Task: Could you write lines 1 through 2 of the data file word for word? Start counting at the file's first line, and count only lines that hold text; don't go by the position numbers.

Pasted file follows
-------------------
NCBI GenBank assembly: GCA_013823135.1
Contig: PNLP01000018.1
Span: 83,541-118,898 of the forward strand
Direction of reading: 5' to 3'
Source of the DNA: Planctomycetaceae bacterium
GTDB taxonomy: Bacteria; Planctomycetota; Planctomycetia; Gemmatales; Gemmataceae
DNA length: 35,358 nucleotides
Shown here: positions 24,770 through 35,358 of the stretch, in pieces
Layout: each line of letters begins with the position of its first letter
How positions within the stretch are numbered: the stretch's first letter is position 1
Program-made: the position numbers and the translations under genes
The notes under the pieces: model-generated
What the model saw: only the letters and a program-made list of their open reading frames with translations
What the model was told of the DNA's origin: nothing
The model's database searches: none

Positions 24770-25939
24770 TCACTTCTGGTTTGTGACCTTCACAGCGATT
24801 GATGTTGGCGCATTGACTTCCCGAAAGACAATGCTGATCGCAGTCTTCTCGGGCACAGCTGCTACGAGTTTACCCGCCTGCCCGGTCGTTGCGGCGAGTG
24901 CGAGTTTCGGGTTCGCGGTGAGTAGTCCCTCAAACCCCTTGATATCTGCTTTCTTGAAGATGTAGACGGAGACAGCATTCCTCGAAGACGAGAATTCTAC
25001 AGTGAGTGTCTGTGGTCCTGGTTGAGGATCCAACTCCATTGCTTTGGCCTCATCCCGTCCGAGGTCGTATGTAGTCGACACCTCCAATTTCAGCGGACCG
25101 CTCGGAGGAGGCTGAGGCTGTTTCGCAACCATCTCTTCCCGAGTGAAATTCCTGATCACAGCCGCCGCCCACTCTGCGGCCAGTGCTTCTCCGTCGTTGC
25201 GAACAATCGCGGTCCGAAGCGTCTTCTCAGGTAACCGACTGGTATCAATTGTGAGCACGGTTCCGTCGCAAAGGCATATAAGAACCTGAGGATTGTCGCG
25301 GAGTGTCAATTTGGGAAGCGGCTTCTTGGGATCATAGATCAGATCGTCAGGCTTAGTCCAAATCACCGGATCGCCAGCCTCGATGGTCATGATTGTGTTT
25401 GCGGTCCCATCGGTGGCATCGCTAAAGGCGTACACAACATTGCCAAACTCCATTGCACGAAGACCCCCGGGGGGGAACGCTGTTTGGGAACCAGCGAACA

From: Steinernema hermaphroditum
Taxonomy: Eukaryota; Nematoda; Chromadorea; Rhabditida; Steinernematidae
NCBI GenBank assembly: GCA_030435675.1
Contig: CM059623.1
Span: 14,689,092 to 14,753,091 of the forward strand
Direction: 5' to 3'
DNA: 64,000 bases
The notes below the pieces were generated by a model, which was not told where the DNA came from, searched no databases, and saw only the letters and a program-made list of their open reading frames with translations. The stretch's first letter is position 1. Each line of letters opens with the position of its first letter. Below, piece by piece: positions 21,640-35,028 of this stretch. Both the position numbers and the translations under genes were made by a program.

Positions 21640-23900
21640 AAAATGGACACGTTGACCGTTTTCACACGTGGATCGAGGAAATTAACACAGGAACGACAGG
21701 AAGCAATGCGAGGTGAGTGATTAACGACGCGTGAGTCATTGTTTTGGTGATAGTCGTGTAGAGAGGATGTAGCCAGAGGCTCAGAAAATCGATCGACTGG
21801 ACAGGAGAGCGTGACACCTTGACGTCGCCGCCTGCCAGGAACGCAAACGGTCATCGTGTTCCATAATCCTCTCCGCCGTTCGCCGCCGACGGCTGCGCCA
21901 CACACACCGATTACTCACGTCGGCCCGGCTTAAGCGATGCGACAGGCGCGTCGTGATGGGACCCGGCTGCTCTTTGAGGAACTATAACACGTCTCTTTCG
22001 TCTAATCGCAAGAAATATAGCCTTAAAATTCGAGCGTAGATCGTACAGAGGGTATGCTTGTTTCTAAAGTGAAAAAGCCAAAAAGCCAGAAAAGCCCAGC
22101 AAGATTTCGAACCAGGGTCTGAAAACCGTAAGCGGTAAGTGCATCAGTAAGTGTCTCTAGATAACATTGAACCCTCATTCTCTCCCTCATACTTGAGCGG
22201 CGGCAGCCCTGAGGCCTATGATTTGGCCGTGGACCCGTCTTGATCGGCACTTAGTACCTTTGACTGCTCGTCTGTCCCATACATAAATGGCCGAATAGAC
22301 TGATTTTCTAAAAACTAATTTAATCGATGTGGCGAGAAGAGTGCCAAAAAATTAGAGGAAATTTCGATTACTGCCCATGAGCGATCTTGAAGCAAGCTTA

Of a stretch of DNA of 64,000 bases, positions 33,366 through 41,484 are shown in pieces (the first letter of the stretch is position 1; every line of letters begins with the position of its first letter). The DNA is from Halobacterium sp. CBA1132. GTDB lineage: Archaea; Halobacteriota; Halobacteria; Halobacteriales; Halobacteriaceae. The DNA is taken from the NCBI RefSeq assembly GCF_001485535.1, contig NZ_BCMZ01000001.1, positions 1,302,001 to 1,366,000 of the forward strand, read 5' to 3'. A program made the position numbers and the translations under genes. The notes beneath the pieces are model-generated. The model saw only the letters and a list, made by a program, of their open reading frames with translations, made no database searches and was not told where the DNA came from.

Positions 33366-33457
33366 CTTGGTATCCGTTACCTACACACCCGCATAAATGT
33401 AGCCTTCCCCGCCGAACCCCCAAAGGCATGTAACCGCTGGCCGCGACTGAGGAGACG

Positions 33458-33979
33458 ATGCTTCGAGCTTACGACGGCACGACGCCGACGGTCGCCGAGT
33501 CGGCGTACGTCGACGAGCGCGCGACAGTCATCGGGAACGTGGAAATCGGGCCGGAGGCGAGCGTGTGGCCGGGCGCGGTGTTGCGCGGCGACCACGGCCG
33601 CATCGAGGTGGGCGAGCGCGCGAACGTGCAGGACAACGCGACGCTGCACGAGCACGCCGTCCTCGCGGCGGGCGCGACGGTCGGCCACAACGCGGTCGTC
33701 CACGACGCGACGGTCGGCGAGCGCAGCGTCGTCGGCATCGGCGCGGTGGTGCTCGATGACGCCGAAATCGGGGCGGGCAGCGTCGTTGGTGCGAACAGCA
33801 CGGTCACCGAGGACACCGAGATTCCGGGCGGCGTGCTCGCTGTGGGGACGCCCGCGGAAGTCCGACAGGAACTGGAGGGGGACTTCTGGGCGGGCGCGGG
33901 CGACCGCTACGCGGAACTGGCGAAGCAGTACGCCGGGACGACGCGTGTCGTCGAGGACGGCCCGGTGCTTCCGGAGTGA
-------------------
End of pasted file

NCBI GenBank assembly: GCA_013823135.1
Contig: PNLP01000018.1